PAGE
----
|By Jim Bruene on August 20, 2008 4:42 PM | Comments (6)|
Even though I have credit cards from Citibank, Wells Fargo, U.S. Bank, American Express and Chase, I have never been offered the opportunity to add contactless payment capability to my card, so I still have no firsthand experience of that particular wave of the future.
And it hasn't been too high on my list of things to try, since it still requires carrying a piece of plastic or an additional device such as keychain fob (inset). I don't see much benefit to tapping a piece of plastic compared to swiping it.
However, I do look forward to NFC-enabled mobile phones. But given the hurdles for adoption among carriers, payment processors, and issuing banks, I wasn't expecting that much before the next summer Olympics.
But now an interim workaround is being tested around the world: the contactless payment sticker. It's a quarter-sized sticker you plop on the back of your mobile phone making it instantly payment-enabled.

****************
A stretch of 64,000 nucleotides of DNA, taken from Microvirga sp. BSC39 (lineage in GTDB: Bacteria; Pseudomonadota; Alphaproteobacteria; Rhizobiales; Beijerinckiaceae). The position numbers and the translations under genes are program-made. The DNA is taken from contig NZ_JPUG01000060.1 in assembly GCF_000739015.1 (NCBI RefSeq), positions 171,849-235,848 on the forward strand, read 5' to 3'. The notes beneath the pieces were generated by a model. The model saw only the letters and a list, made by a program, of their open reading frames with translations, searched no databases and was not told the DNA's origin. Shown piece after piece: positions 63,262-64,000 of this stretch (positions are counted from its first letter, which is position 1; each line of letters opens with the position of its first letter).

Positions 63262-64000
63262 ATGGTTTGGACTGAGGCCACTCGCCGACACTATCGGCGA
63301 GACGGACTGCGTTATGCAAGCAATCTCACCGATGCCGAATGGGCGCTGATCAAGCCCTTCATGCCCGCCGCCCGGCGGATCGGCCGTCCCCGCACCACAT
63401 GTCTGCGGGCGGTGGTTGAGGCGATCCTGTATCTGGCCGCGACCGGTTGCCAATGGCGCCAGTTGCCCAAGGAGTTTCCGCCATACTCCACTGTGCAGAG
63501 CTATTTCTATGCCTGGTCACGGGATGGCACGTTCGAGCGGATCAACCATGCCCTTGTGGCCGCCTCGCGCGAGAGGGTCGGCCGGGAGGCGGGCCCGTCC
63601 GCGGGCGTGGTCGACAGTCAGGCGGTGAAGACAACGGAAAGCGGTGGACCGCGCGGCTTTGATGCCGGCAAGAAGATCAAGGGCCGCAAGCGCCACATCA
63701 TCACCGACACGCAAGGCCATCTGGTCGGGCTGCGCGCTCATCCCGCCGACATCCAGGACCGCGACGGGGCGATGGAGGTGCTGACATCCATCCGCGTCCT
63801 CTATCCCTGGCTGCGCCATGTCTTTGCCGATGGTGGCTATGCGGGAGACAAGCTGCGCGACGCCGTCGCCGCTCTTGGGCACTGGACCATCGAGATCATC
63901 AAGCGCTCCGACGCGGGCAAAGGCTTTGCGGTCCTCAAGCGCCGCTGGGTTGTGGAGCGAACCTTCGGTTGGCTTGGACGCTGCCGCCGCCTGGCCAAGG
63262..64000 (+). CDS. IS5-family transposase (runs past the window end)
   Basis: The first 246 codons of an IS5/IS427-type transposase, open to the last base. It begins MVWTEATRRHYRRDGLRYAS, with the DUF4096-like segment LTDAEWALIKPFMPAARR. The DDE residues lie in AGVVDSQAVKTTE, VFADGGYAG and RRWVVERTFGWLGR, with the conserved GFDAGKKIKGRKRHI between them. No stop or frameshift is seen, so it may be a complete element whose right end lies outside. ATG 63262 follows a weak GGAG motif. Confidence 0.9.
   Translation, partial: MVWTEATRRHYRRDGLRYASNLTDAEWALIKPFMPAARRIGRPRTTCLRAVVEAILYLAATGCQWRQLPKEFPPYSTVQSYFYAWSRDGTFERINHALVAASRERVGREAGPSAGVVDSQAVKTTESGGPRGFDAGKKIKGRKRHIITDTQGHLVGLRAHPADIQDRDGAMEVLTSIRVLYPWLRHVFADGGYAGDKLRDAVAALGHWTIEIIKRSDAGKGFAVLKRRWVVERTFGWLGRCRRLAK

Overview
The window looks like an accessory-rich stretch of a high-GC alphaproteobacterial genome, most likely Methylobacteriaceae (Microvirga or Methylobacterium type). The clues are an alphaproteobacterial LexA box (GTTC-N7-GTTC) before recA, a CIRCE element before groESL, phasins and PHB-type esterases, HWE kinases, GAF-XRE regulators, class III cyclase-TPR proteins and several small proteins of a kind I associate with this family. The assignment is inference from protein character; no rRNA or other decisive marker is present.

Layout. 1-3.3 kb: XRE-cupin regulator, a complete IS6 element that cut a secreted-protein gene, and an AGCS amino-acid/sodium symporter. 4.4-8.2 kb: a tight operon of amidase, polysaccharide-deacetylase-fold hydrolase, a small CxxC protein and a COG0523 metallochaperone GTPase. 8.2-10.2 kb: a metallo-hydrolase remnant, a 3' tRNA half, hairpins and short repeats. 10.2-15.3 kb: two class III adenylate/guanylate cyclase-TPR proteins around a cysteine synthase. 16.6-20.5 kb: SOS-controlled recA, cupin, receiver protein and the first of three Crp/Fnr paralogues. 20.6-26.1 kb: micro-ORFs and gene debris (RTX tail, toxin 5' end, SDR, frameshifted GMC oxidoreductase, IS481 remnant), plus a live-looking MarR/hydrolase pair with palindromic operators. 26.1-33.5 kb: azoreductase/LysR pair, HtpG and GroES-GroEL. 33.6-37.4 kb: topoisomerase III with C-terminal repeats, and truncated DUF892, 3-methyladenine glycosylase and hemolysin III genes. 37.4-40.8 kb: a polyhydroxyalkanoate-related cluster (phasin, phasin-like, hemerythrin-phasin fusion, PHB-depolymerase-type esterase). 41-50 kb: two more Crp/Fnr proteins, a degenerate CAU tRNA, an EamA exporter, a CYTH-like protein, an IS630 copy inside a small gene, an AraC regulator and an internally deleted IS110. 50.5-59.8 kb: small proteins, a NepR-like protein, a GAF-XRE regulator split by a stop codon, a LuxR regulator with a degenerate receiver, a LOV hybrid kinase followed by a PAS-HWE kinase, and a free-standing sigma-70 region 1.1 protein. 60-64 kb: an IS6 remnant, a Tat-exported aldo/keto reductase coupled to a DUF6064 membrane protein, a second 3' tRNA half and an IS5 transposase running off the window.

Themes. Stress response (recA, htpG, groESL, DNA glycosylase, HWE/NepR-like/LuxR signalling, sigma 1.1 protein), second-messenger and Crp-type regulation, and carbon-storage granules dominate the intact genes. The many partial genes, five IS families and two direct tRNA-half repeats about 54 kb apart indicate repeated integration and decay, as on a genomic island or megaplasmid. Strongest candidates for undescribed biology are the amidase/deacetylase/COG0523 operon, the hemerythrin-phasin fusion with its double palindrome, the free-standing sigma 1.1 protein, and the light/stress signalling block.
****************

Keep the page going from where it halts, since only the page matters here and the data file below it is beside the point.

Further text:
That allows consumers to leave their wallets at home, a nice benefit for outdoor enthusiasts, club goers, or anyone who doesn't want to worry about losing their wallet while on the go. Of course, we'll need a few million more contactless-enabled merchants before the wallet-free world is realistic for most, but widespread use of stickers could move that along (see note 1).
Who has it?
There are several rollouts under way around the world. For example:
- Turkish banking giant GarantiBank recently won an industry-innovation award for its RFID sticker (press release). The sticker is produced by On Track Innovations. The bank began a pilot a year ago with several thousand Turkish customers.
- Silicon Valley-based Blaze Mobile says it will be delivering a Blaze Debit MasterCard with PayPass payment sticker to subscribers to its $4.99/mo Blaze Wallet this month.
- Though not yet connected to a major credit card, Malvern, PA-based USA Technologies launched its Pay Dot contactless sticker this spring (press release).
1. There are about 110,000 PayPass merchants worldwide, less than 1% of the 25 million locations that accept regular MasterCard cards.
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